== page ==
If you want to back up system files or clone your drive, you need to back up OS X and Windows separately. I recommend using Carbon Copy Cloner to create a bootable clone of your Mac's internal drive. If you have Windows installed in Boot Camp, you need to back that up separately, preferably to an NTFS volume.
     
  7. hajime, Aug 13, 2014
    Last edited: Aug 13, 2014

    hajime thread starter macrumors 68040

    Joined:
    Jul 23, 2007
    #7
    Thanks for the info.

    I need two drives as I got lots of data over the past 10 years. I have several drives <= 1T.

    Which Paragon software are you talking about? Do you mean NTFS for Mac OS 11?
    I have Paragon Hard Disk Manager Professional 12 for Windows

    To backup Mac, I have been using Super Duper.

    I just tried to copy the contents of one drive to another under Windows. It happened a few times that the copying was on hold with requests saying that the copy of some files (.dll) could not be done. What is the best way to copy the contents from one drive to another under Windows?
     
  8. GGJstudios macrumors Westmere

    GGJstudios

    Joined:
    May 16, 2008
    #8
    If you click the Paragon link under the NTFS section of my first post, it will take you to the site where you can buy it.
    That's fine. The one big difference between SD and CCC is CCC will also clone the OS X Recovery Partition.... SD won't.
    I've always just used drag and drop... the only problems I encounter is if a file is in use by another app.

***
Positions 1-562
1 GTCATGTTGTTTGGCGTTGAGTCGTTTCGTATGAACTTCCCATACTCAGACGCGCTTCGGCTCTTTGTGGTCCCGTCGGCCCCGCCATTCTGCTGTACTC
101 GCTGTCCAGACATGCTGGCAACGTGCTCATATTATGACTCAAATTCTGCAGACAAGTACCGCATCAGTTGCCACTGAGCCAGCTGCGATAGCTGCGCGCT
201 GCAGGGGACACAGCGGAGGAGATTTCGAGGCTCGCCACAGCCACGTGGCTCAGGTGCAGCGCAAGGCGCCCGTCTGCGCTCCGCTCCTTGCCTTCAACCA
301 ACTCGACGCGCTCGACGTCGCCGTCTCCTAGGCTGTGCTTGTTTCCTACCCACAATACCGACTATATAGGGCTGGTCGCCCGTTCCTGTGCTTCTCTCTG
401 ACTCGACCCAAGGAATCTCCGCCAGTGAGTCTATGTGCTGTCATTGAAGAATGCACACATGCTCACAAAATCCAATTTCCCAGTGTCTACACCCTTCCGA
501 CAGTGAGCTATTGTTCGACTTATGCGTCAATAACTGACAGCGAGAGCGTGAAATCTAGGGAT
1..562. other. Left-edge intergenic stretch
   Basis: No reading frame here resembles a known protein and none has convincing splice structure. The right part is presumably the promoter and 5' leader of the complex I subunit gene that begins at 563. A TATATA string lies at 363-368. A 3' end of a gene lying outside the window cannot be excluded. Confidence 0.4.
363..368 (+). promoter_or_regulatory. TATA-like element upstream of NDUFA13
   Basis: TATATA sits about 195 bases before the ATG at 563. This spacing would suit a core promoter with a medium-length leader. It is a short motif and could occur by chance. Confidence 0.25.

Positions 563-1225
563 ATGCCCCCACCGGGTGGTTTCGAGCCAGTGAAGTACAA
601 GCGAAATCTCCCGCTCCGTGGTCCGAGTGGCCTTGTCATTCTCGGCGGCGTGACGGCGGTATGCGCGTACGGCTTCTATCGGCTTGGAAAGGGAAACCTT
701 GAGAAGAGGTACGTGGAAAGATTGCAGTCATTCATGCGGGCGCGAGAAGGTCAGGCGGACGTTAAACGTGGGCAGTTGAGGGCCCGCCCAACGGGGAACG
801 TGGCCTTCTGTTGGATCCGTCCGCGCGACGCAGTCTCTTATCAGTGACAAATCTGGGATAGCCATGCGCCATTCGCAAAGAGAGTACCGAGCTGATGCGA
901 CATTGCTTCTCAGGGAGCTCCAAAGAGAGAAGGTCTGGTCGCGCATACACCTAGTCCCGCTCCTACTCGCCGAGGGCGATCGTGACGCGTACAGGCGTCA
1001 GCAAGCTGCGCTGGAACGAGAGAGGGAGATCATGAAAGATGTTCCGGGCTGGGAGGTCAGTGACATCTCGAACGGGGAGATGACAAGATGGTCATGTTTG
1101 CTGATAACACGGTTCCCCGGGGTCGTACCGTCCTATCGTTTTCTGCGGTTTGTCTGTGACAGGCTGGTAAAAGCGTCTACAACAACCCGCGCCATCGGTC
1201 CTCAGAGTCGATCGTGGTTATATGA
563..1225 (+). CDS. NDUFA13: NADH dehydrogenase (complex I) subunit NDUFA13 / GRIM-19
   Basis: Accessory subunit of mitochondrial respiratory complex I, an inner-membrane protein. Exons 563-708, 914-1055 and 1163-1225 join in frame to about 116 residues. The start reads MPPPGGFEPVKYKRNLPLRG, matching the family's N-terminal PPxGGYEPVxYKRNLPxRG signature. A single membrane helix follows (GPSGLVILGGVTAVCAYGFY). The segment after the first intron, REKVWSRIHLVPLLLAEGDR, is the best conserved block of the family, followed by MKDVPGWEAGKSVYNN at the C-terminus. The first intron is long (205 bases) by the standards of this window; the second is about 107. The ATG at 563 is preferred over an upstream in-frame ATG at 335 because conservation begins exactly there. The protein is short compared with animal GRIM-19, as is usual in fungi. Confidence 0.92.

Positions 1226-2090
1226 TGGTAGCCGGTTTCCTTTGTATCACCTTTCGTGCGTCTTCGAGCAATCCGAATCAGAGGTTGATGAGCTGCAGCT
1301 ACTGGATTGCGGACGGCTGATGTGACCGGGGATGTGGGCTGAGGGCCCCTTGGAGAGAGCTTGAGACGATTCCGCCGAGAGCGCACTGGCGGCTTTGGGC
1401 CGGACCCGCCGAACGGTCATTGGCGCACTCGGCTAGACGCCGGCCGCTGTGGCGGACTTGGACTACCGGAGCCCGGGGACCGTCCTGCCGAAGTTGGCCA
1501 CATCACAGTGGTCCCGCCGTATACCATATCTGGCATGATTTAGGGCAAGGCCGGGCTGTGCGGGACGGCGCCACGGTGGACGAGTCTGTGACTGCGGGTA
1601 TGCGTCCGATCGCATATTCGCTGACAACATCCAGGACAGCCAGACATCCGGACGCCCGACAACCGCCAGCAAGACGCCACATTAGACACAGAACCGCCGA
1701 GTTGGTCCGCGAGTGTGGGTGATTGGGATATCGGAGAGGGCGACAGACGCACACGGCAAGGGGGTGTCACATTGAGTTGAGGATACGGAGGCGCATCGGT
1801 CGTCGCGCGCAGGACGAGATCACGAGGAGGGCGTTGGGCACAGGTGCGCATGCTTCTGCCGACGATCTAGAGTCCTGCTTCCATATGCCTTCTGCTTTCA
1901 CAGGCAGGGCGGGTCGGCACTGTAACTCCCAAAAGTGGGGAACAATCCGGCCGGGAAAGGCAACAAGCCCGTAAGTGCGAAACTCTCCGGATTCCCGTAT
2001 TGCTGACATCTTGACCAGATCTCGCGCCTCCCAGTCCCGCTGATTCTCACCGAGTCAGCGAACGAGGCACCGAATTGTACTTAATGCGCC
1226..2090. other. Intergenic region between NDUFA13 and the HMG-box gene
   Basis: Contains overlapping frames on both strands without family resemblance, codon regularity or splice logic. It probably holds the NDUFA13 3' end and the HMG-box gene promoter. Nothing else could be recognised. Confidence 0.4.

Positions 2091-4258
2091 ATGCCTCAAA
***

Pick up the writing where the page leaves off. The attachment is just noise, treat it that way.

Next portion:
9. hajime thread starter macrumors 68040

    Joined:
    Jul 23, 2007
    #9
    Thank you very much for the info about CCC. So, it is better to use it especially if one is using recent MBP with SSD that has a hidden Recovery Partition. I guess in this case, CCC will be very helpful to clone the entire drive if the internal one is defective.

    So, with the Paragon software, one can access NTFS and Mac OS at the same time. What advantage does it has in regard to backing up the Mac/Bootcamp system? Sometimes I just run Fusion and drag and drop files/folders between Mac OS and Windows 7.
     
  10. hajime, Aug 14, 2014
    Last edited: Aug 14, 2014

    hajime thread starter macrumors 68040

    Joined:
    Jul 23, 2007
  11. GGJstudios macrumors Westmere

    GGJstudios

    Joined:
    May 16, 2008
    #11
    Yes, with CCC, if your internal drive fails, you can simply boot from the cloned drive and keep running, with everything intact.
    OS X can read NTFS volumes, but not write to them natively. Paragon enables formatting and writing to NTFS volumes from OS X.